Until recently, if you decided to take a cruise or work on a cruise ship, it was on a foreign-flagged ship. You may wonder why most cruise ships are foreign-flagged; the answer is simple, yet complicated. Depending upon where you live, and where you're traveling to, you most likely will still travel on a foreign-flagged cruise ship unless the law is changed.
The simple answer to this question is because there is a 1830s law on the books that states that foreign-flagged ships are not supposed to transport passengers from one U.S. port to another without stopping in a foreign country. The law was established to protect U.S.-flagged cruise lines, unfortunately the law is outdated.
The more complicated answer is that there are very few U.S.-flagged cruise ships for a number of reasons, mostly relating to finances. To be classified as a U.S.-flagged ship, and therefore be able to travel between any U.S. ports, there is certain criterion:
Most shipyards don't build cruise ships, although they probably could if they so chose. They build military ships or smaller ships like yachts. Since there are no shipyards building cruise ships, there can be no U.S.-flagged cruise ships.
So, to be able to still give passengers a cruise to remember, and comply with these laws, foreign-flagged cruise lines have been leaving from a U.S. port, traveling to a foreign country like Canada or Mexico for a short visit, and then returning to the original port. This isn't always the best case scenario for those interested in a cruise, however. Some want to go on a short cruise, and these cruises that include foreign ports are often longer than most passengers would like.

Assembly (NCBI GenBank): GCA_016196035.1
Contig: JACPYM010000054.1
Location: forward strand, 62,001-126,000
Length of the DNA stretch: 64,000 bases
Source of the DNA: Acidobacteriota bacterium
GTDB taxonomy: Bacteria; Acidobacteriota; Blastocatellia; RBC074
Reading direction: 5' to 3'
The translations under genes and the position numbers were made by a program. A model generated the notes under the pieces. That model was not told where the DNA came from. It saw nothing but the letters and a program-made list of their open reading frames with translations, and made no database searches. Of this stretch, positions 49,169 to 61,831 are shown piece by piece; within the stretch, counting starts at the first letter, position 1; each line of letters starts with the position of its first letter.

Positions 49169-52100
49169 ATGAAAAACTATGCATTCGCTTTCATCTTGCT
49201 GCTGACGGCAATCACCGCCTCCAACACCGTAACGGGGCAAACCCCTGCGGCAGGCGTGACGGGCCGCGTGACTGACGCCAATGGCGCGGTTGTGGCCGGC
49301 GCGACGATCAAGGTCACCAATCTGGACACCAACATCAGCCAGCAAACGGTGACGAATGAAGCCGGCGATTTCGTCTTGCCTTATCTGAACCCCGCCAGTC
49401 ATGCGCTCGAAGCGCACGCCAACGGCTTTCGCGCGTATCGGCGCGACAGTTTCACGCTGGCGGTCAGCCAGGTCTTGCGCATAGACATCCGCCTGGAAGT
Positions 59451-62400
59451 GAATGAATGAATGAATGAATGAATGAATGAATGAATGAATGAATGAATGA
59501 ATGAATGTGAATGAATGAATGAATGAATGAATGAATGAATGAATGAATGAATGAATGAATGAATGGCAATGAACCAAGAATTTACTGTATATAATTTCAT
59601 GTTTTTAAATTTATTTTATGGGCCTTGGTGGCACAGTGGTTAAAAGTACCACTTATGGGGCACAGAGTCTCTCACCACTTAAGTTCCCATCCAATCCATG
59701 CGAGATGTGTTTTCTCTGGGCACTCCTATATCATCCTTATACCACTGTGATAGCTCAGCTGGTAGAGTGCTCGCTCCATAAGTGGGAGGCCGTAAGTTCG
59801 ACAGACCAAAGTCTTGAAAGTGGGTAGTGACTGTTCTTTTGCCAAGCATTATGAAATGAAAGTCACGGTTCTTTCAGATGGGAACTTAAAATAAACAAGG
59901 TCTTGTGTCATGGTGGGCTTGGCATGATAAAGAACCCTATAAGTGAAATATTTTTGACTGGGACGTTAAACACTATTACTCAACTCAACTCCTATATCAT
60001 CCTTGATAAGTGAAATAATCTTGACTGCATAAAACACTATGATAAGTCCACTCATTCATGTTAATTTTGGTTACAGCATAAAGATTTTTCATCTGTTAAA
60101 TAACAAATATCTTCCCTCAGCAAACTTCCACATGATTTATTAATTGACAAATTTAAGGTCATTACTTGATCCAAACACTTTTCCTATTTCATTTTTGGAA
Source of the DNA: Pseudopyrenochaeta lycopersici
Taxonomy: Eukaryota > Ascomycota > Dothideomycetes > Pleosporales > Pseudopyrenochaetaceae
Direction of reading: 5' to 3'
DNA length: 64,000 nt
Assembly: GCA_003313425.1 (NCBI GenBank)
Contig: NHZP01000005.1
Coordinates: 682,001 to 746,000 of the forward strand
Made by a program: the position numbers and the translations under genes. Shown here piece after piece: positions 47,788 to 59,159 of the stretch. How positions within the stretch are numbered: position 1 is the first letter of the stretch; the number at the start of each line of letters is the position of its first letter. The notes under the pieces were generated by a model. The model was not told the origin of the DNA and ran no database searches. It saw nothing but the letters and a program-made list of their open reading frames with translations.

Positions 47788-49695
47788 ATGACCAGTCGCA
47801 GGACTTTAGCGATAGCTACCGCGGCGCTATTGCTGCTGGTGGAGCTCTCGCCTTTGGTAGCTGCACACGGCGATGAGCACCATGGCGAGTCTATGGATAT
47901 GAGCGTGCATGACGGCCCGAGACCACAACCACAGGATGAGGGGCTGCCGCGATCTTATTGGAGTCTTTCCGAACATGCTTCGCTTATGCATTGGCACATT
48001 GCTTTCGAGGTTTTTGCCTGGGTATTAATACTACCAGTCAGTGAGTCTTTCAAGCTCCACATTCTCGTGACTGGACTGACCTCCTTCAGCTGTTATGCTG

From 1908 through the 1950s there was a U.S.-flagged ship that carried passengers from San Francisco to Honolulu. That was before expenses to build and run U.S.-flagged ships rose to the point it wasn't practical anymore. It was also before the popularity, and economy, of airline travel. This service died a painful death in the mid 1970s and has not been revived.
So, the U.S.-flagged cruise line industry went the way of the dodo. Foreign-flagged cruise lines found a way to circumvent the laws on the books, and now most cruises are based on foreign-flagged cruise ships.
Norwegian Cruise Line did register a ship in the United States, but it wasn't entirely built here although a few pieces of it were. These pieces were built by American Classic Voyages, but the company went bankrupt and Norwegian Cruise Lines purchased the pieces at a reduced rate. Because of technicalities, and the U.S. government recouping some of the money they subsidized American Classic Voyages, the ships were allowed to be registered in the United States. The main assemblage of the cruise ships were completed in Germany.
Are there other reasons why most cruises are on foreign-flagged ships? Part of the reason is that the market has shifted. South America, East Asia, India, and the Mediterranean markets have opened up. Until, or unless, more cruise lines are built and registered in the United States, it doesn't look like foreign-flagged cruise lines will be changing.
Of course, the main reason, cost of building cruise ships in the United States, will continue to be a deterrent to changing the registration and flagging of ships. Since it doesn't look like the cost of building ships will reduce any time in the near future, it looks like anyone choosing to go on a cruise will do so on foreign-flagged cruise ships.
So how does this affect your cruise ship job search? Well, the major factor is that cruise lines do not have to abide by United States labor laws for their foreign flagged ships that also sail to international ports of call. This means that the cruise lines are free to hire people from just about any country in the world. This is a reason why on certain ships much of the crew is from a variety of countries which adds to the overall experience of working on a cruise line and making friends with people from all over the world.